The worsening of multiple sclerosis symptoms due to overheating was first described by William Uhthoff in 1890, therefore heat sensitivity in MS patients is also known at Uhthoff’s phenomenon. Back then, if the vision of patients with optic neuritis worsened after exercise or hot water baths, it was linked to neurological problems. Nowadays, diagnoses come from MRIs and other technologically advanced tests.
How does heat affect people with MS?
Studies have shown that an increase in body temperature can slow or block signals from traveling through demyelinated nerves. Heat intolerance can manifest in different ways, including: cognitive difficulties (“brain fog”), fatigue, blurred vision, and weakness. You’ll notice that these symptoms are already common in MS, but may become more pronounced with heat.
Ways to keep cool with MS
Stay indoors. When I was still working full-time, being at the office during the summer was a great relief. I drove to and from work in the cool morning and warm evening, and was inside during the hottest times of the day (between noon and 4pm). Keeping this type of schedule is still helpful to me today.
Cover up. Wearing a hat and staying in the shade helps keep your body temperature down. I myself prefer to walk with an umbrella for extra coverage. It is even fun keeping an assortment of pretty and colorful umbrellas.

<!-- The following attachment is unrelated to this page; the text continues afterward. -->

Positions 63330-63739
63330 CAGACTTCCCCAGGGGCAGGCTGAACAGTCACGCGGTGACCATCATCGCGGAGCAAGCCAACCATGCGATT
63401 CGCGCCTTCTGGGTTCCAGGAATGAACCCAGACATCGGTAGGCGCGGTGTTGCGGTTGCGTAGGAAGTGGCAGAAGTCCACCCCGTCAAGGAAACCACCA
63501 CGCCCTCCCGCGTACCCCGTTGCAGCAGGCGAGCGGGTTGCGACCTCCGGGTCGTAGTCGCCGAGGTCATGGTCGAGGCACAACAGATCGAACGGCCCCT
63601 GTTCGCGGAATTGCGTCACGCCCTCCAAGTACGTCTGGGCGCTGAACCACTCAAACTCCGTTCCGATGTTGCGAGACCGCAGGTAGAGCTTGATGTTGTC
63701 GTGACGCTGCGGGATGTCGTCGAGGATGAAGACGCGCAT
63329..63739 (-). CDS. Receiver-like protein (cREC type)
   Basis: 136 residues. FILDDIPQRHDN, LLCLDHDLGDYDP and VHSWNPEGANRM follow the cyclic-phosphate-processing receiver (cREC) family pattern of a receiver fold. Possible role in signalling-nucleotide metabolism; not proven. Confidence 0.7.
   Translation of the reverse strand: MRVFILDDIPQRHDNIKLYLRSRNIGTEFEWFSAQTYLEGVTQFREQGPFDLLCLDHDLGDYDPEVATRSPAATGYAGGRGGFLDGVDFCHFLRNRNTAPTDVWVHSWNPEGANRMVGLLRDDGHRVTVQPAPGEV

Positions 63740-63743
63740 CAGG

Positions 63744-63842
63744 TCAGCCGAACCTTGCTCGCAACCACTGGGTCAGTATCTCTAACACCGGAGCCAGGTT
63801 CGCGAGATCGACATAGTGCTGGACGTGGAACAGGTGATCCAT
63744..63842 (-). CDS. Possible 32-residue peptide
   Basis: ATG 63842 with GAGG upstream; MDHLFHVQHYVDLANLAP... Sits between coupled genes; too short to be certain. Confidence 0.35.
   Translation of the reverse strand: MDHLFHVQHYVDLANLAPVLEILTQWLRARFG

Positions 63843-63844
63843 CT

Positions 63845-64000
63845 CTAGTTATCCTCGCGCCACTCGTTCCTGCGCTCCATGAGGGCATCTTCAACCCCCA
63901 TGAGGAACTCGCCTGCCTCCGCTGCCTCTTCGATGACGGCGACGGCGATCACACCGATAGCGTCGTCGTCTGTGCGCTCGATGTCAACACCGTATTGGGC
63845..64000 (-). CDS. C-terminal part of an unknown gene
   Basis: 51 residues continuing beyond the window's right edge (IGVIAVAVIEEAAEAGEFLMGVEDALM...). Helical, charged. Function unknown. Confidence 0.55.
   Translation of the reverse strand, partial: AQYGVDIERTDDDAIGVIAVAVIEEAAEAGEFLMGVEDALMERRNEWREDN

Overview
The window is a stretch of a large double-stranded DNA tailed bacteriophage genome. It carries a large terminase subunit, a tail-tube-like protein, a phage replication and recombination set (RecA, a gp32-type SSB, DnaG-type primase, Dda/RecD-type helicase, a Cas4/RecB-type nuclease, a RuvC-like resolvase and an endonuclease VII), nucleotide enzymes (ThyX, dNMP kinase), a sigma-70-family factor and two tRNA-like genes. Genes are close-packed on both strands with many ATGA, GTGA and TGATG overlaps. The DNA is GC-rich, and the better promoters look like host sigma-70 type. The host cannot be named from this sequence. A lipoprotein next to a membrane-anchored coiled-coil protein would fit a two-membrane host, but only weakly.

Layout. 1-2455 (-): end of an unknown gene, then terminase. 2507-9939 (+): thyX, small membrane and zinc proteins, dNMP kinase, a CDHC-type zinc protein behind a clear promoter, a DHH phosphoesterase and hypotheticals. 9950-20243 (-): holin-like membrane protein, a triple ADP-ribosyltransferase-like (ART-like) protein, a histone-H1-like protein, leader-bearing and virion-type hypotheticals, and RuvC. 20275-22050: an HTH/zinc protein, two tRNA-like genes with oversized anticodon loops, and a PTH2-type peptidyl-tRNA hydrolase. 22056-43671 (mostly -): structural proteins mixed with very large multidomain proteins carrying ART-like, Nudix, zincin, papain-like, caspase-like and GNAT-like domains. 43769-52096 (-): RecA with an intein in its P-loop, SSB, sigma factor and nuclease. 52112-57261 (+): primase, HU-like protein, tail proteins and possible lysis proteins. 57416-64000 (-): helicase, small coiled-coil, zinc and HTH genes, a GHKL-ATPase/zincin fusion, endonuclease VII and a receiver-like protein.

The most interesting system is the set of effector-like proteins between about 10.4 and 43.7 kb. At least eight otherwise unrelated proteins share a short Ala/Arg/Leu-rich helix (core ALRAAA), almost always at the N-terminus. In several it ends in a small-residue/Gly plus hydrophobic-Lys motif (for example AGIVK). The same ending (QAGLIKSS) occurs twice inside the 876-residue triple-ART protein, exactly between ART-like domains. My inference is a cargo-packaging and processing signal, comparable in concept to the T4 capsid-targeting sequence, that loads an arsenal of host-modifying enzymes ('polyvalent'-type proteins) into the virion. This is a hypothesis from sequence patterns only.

Rest. Being overheated can literally feel like a drain on the body. A nap during the day or getting more sleep at night can help you recharge.
Cooling products. There are cooling products available for purchase, including cooling vests, pads, and even neck wraps, that are marketed to people with MS. Other products that can provide relief are hand-held fans, spray water bottles, and ice packs.
Thankfully, this heat intolerance phenomenon is temporary, which means there is no additional damage being done. It can be worrisome when it first happens, like with other symptoms, it is good to be mindful of how and when new symptoms arise and to discuss them with your neurologist.
How does the heat affect you?
Shortly after earning her MSW degree from Columbia University and starting a career in psychiatric social work, KM was diagnosed with multiple sclerosis. She stopped working in 2013 and became active in the MS community. She joined team Park Pedalers for Bike MS: Coast the Coast in 2014 and she will be riding with them again this year. She lives in New Jersey with her husband, two children, and her nursemaids—cat, Mali, and dog, Moby.